Rurality, Stage-Stratified Use of Treatment Modalities, and Survival of Non-small Cell Lung Cancer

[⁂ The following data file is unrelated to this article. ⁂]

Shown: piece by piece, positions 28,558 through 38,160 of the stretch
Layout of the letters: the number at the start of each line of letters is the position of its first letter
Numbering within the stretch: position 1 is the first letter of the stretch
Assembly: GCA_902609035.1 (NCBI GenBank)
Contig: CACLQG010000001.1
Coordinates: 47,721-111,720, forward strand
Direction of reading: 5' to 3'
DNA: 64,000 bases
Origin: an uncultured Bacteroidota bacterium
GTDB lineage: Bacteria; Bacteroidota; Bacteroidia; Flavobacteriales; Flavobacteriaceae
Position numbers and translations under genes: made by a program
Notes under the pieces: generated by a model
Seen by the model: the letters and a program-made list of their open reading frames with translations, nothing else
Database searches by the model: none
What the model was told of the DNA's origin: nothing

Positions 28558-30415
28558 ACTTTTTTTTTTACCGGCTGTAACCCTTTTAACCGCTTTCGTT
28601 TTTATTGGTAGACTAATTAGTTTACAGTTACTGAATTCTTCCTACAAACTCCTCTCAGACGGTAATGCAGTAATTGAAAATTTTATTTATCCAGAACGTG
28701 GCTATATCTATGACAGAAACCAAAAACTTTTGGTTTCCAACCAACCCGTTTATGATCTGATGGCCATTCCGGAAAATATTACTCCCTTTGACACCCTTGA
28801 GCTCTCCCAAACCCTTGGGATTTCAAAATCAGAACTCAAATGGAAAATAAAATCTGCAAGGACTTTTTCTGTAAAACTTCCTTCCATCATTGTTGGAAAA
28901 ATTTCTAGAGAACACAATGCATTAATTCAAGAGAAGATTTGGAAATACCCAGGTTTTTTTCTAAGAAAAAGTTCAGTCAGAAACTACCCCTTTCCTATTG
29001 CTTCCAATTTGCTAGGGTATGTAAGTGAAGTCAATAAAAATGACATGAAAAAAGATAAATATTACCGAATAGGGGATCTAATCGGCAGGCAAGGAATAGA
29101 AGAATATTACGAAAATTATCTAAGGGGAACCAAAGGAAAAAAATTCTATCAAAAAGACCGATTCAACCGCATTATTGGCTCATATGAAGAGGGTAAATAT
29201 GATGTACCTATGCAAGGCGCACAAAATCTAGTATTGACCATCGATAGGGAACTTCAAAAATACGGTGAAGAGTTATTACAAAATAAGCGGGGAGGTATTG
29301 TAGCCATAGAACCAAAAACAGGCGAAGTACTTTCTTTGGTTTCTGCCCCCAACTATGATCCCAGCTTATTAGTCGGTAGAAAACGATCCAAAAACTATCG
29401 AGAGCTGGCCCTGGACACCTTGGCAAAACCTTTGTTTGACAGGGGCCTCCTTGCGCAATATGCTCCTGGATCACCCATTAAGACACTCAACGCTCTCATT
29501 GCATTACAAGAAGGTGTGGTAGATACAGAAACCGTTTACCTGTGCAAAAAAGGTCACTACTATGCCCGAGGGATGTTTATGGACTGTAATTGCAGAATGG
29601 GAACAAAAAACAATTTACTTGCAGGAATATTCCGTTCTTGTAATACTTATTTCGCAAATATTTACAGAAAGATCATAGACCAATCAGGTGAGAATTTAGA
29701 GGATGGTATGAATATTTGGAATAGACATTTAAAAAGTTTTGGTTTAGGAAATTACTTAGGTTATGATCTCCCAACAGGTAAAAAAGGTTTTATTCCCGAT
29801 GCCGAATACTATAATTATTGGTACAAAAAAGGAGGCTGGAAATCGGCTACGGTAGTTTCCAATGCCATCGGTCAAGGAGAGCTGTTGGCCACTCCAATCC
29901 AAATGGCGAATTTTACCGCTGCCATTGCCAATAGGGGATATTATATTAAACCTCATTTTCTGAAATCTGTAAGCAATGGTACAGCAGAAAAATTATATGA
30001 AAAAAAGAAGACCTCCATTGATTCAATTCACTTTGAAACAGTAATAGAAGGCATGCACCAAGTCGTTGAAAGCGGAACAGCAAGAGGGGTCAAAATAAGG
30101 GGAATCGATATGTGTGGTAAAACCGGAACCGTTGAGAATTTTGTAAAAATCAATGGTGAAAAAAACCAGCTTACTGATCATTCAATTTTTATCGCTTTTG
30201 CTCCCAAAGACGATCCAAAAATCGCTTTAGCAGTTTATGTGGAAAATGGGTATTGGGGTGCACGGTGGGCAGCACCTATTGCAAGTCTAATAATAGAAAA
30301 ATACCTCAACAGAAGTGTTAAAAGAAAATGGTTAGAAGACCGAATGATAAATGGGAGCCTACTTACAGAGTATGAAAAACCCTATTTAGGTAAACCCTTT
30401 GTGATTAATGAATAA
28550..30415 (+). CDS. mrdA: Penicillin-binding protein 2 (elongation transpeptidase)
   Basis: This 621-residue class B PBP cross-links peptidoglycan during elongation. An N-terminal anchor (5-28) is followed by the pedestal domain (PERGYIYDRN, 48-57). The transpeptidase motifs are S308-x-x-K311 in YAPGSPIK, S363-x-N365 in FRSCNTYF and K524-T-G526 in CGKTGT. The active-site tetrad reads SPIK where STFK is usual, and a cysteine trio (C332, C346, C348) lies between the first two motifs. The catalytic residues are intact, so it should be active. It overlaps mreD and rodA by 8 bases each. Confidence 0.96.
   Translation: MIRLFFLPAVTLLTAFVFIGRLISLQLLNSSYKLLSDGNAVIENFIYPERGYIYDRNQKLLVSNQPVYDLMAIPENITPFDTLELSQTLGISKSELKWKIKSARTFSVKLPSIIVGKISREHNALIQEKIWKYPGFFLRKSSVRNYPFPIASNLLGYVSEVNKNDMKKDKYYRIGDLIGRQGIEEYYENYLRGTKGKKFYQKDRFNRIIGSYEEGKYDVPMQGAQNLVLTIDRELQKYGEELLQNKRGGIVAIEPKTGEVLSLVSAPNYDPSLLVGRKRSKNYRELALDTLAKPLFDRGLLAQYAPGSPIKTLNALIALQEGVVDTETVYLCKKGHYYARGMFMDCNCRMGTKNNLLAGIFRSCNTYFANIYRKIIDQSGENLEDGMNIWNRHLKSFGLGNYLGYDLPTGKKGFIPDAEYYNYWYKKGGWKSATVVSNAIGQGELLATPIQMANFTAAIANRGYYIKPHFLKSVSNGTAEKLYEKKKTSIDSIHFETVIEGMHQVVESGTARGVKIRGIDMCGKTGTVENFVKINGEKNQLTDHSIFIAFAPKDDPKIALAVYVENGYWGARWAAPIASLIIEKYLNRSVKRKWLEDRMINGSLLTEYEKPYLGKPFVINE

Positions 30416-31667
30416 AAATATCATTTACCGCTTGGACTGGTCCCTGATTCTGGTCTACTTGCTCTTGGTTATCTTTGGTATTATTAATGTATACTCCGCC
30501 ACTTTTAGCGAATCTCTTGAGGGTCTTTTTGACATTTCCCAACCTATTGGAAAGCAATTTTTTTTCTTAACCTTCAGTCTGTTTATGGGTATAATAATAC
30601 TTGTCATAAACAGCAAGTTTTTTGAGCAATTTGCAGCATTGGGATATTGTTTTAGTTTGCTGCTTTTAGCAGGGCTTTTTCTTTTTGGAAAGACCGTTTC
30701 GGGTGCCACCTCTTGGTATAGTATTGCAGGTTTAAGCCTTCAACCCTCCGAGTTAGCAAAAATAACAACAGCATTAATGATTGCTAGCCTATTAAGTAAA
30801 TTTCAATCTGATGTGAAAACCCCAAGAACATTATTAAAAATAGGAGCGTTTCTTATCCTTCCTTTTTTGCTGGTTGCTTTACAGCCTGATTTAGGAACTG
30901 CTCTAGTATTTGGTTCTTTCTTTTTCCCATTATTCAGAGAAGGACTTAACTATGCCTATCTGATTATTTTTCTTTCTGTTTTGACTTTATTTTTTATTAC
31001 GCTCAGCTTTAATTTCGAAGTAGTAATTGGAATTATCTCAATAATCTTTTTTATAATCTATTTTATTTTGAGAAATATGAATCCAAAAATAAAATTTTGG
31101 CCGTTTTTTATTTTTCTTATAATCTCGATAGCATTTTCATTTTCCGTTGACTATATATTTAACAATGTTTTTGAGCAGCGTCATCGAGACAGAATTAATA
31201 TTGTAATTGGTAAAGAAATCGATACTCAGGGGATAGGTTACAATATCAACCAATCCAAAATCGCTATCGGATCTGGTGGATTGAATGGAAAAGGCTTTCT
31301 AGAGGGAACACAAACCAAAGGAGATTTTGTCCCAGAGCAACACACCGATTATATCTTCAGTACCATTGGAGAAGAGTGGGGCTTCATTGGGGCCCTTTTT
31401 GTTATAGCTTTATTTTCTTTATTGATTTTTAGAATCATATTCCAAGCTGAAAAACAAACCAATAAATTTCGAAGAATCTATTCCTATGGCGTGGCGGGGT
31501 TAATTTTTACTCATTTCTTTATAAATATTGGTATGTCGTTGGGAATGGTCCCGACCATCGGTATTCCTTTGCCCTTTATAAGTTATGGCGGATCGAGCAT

Background: To eliminate them, non-small cell lung cancer (NSCLC) care and outcome disparities need to be better understood. Research Question: How does rurality interact with NSCLC care and outcome disparities? Study Design and Methods: We examined guideline-concordant use of active treatment for NSCLC across five institutions in one community-based health care system spanning 44% of the Delta Regional Authority catchment area from 2011 to 2017. Institution- and patient-level rurality were based on Rural-Urban Commuting Area codes. Chi-squared, F-tests, and logistic regressions were used to analyze differences across institutions and rurality; survival was examined using log-rank tests and Cox regression. Results: Of 6,259 patients, 47% resided in rural areas; two of five institutions were rurally located and provided care for 20% of patients. Compared with rural residents at rural institutions, urban and rural residents attending urban institutions were more likely to receive stage-preferred treatment: OR 1.68 (95%CI, 1.44-1.96), and 1.33 (1.11-1.61), respectively, after adjusting for insurance, age, and clinical stage. Urban and rural residents attending urban institutions had a lower hazard of death compared with rural residents attending rural institutions: hazard ratio (HR) 0.69 (0.64-0.75) and 0.61 (0.55-0.67), respectively. Among recipients of stage-preferred treatment, care at urban institutions remained less hazardous: HR 0.7 (0.63-0.79). When further stratified by stage, care for late-stage patients at urban institutions remained less hazardous: HR 0.8 (0.71-0.91). Interpretation: Rurality-associated treatment and survival disparities were present at the patient and institution levels, but the institution-level disparity was greater. Rural residents receiving care at urban institutions had similar outcomes to urban residents receiving care at urban hospitals. To overcome rurality-associated NSCLC survival disparity, interventions should preferentially target the institution level, including expanding access to higher-quality guideline-concordant care.

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